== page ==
NEW YORK–For six years, Aloisea Inyumba has managed the aftermath of the genocide in Central Africa that the world still can barely comprehend. She arranged burials and funerals and commemorations; she assisted in providing relief to survivors; she helped returning refugees. Perhaps most important, she encouraged Tutsi and Hutu women to start talking to each other and working toward a common goal of peace. It’s only a beginning, but the seeds have been planted.
"If you look at where we’ve been and where we are today, there is a big sign of hope," said Inyumba, the head of Rwanda’s Unity and Reconciliation Commission.
She recently attended the U.N. Millennium session along with Rwandan President, Maj. Gen. Paul Kagame, whose Rwandese Patriotic Front forces overthrew the government that launched the genocide in 1994.
In a quiet restaurant in New York City, she sat for an interview and spoke matter-of-factly of a horror that beggars the imagination: more than 800,000 people massacred within 100 days in the spring of 1994 in the tiny, lush Central African nation, known as "land of a thousand hills" for its beautiful landscape.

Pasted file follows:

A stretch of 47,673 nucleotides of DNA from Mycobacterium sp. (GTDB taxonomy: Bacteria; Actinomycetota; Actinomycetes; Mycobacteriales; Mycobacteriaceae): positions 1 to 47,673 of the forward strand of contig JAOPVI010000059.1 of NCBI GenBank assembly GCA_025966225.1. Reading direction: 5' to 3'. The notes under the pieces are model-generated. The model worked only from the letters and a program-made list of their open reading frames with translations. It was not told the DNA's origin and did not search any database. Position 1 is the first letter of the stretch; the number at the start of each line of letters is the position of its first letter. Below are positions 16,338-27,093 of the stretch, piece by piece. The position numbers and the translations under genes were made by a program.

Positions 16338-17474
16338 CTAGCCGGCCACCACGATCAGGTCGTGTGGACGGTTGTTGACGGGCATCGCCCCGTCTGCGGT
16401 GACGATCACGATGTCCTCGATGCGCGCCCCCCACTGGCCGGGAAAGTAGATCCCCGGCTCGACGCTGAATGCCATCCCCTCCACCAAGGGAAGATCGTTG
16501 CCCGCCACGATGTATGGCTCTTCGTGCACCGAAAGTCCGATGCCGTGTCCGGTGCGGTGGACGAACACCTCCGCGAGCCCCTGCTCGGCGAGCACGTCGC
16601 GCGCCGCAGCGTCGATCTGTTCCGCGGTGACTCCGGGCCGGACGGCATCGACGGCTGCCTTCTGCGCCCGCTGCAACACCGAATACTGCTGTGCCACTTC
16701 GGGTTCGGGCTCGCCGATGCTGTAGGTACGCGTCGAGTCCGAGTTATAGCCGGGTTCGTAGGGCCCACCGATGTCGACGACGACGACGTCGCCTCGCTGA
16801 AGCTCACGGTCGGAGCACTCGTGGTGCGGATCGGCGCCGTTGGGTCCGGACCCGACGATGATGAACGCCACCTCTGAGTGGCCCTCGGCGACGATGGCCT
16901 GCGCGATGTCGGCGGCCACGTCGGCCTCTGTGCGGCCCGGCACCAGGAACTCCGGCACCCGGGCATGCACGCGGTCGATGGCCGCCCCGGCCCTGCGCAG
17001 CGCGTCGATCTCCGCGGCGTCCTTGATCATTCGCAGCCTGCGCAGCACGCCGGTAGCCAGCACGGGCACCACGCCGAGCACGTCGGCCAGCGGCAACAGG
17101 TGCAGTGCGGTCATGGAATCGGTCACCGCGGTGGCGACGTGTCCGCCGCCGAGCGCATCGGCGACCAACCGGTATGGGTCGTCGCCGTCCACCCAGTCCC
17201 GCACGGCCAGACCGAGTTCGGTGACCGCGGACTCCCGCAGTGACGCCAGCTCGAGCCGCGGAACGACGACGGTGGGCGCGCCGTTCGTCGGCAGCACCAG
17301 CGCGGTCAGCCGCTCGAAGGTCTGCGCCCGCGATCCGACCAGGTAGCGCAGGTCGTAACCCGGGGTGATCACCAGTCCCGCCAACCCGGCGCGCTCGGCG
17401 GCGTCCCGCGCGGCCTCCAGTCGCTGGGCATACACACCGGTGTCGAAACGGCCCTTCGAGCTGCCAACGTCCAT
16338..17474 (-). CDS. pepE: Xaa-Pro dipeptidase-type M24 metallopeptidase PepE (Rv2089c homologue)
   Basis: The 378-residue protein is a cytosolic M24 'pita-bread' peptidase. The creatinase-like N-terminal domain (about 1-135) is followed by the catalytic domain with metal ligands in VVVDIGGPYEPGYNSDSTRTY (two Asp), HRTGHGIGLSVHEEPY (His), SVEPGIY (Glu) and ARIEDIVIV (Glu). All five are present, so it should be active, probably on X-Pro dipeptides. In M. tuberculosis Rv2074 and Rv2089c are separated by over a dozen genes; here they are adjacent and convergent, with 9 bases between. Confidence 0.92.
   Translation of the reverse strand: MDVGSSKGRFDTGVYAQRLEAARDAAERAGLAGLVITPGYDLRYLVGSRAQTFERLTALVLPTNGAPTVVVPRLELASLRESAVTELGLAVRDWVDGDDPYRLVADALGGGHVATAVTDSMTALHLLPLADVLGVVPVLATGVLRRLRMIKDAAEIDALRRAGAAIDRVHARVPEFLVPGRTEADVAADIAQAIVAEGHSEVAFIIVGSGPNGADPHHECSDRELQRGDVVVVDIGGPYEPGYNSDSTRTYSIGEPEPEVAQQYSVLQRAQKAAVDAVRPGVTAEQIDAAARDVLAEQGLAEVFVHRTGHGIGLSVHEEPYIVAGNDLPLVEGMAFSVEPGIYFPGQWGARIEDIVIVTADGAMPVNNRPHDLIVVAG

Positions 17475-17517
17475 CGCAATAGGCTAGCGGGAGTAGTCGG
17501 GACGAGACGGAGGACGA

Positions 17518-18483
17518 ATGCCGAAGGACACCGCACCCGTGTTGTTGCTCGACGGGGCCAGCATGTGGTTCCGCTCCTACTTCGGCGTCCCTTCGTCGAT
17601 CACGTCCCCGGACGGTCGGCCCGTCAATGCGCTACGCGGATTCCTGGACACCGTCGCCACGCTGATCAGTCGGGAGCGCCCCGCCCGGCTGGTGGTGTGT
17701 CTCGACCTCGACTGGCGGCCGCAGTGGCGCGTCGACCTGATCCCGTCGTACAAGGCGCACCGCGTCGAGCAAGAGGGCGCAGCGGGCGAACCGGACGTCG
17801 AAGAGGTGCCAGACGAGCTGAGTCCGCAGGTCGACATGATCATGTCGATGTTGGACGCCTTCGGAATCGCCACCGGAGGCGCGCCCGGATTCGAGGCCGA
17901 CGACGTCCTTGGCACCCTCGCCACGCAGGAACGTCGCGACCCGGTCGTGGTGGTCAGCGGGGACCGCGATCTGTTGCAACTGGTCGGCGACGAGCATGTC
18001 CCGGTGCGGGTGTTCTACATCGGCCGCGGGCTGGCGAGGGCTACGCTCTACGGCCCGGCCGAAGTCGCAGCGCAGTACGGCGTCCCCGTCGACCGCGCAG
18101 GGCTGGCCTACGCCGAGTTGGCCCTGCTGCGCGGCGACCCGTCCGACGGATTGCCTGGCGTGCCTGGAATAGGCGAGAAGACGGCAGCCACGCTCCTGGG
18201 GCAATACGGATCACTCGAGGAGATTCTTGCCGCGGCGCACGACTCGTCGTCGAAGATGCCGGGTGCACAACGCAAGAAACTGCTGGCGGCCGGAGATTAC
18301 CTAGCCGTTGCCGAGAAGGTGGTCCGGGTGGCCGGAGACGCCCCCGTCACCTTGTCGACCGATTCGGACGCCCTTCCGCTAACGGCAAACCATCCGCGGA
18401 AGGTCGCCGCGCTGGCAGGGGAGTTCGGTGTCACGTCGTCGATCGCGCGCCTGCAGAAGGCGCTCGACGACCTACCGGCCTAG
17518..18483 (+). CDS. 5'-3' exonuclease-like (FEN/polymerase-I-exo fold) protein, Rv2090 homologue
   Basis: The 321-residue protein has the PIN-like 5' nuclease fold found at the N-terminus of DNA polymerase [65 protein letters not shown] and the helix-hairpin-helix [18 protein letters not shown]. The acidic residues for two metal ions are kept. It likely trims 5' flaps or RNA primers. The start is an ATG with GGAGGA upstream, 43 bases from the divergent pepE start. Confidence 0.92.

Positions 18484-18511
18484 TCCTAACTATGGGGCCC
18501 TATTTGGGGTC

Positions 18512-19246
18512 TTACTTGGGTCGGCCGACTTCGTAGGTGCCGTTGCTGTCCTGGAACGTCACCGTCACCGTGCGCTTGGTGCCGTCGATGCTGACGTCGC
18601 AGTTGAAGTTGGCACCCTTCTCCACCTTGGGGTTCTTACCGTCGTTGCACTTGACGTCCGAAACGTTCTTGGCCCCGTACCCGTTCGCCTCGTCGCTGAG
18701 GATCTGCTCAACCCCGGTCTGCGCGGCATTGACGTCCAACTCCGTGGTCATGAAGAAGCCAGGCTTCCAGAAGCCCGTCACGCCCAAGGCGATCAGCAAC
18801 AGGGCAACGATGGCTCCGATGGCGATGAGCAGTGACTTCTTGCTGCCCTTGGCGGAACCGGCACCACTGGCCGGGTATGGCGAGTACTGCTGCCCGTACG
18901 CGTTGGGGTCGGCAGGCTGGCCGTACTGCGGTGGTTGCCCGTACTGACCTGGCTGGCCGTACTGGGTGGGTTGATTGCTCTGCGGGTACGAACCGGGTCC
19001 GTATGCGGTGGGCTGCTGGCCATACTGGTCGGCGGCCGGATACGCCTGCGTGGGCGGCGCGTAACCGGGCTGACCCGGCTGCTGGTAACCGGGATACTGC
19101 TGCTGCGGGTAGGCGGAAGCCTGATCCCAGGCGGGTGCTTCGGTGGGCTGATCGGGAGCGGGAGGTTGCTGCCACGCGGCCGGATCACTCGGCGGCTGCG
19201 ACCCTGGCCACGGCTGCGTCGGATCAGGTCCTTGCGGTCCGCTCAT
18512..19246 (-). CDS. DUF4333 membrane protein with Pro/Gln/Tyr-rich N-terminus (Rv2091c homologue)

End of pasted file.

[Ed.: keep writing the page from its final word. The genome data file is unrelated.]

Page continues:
Tutsi and some politically moderate Hutu were systematically killed by Hutu. The wholesale slaughter was led by Hutu nationalist leaders and conducted village by village by machete-wielding militants.
"We saw mothers (forced into) killing their own children, husbands killing wives, children killing parents," Inyumba recalled. "It was madness."
Rwanda was once controlled by Belgium. For years Tutsi, mostly cattle owners, and Hutu, mostly farmers, lived side by side, but Belgian colonialists manipulated the two groups, favoring and elevating the minority Tutsi, while fueling resentments by the majority Hutu who found many avenues of advancement closed to them. While the colonialists are gone, their legacy of unequal treatment continued, and from time to time the tensions exploded in bloodletting, as they did six years ago.
The social structure of the country of 8 million people was destroyed, 3 million fled as refugees, including many of the Hutu perpetrators of the genocide. Today 120,000 people, including some 1,200 women, remain in prison, the vast majority of them charged with genocide. The former minister of family and women’s affairs is on trial for rape because she failed to prevent her subordinates from raping Tutsi women. The daunting task of dispensing justice lies ahead.
A slender woman with a warm manner, Inyumba was born into an earlier period of political strife and armed conflict. Her father was killed during the massacres of Tutsi by Hutu from 1959 through 1963, and her pregnant mother fled to Uganda, an English-speaking country where Inyumba was reared and educated. She returned to Rwanda at age 30 as finance minister, the only woman on the 10-member executive committee of the Rwandese Patriotic Front.